I really enjoyed the recent letter about compassion (“Use suffering to develop empathy”); it’s a favorite theme of the Dalai Lama, one of the most enlightened men of our time. Along with compassion goes consideration; these two virtues can change the minds of men and women. In the world today we are all frustrated by events over which we have no control; endless violence, corruption, greed. The reality is that most of these events touch relatively few of us, which is why they continue … we don’t tend to act until it hits close to home.
Our quality of life, or lack thereof, is based on our personal living situation; jobs, family, neighborhood. This letter is to remind all of us about the consequences and effects our actions have on others around us. Most of us live in some sort of neighborhood, often times in houses separated by just a few feet. Our actions, conversations, are apparent to our closest neighbors. Take a minute to reflect on your neighbor. Are they retired; do they have small children who go to bed early; do they work the night shift and sleep during the day? Then take a minute to reflect … do I go to work and leave my dog outside where he barks constantly? Do I have a diesel truck that I warm up early in the morning for 15 minutes waking people? Do I rev my motorcycle in an obnoxious manner? Do I mow, weed-whack. and leafblow at 9 p.m. because it’s still light enough to see? Do I light off fireworks even though I know it’s illegal?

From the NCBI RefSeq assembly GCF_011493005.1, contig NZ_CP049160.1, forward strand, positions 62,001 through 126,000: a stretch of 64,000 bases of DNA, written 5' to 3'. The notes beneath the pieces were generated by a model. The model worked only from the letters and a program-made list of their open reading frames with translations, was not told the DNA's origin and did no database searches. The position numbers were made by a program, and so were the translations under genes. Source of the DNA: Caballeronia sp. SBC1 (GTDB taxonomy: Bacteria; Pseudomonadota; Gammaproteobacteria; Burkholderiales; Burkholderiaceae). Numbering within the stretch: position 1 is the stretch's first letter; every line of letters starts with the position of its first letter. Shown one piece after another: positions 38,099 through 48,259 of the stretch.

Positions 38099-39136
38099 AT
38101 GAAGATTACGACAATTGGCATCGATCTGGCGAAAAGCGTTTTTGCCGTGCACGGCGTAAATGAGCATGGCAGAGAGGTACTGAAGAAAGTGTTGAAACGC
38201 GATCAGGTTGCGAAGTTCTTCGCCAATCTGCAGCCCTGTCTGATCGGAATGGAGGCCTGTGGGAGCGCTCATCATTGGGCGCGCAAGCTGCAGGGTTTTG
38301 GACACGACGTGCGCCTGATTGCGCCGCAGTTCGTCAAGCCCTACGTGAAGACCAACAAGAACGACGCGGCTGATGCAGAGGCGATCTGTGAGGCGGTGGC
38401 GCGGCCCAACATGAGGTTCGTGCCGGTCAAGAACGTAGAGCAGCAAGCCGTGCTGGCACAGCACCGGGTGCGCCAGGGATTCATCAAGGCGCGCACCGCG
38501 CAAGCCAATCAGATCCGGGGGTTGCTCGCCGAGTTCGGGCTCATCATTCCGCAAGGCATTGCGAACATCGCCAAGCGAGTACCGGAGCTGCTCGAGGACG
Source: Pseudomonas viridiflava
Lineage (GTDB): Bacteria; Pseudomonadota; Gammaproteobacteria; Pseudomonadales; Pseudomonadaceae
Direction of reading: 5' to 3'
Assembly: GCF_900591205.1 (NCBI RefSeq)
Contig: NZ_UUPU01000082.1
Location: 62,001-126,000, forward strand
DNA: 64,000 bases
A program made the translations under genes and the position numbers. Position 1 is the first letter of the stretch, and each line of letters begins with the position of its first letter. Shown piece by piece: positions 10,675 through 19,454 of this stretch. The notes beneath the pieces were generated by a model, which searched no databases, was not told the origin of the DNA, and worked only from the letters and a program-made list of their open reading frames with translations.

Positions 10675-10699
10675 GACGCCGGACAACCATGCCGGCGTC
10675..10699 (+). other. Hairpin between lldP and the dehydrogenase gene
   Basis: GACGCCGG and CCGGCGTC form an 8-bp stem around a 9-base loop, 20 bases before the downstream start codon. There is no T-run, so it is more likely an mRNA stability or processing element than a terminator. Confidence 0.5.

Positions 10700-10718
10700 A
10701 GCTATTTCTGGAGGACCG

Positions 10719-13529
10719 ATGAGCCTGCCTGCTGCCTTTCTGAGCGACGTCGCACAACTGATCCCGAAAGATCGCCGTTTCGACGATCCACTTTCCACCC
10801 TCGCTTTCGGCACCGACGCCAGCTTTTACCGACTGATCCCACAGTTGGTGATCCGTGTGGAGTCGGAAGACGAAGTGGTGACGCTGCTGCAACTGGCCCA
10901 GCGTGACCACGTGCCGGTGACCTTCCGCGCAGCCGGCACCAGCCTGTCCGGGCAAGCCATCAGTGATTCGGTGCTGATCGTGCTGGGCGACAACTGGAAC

Most neighbors are vested in where they live and are reluctant to say anything for fear of causing ill-feelings. By the same token, I believe that most people truly want to be a good neighbor and will promptly address any concerns within reason. Of course, we all know that no matter where you live there will always be that one neighbor who doesn’t care. Don’t be that neighbor … care about where you live and the people around you; you may need them. Pick up the garbage in the street … keep your place looking nice… be friendly and helpful … do the right thing … speak up if something’s not right. Be considerate! Your neighborhood … it’s one place you can do something about!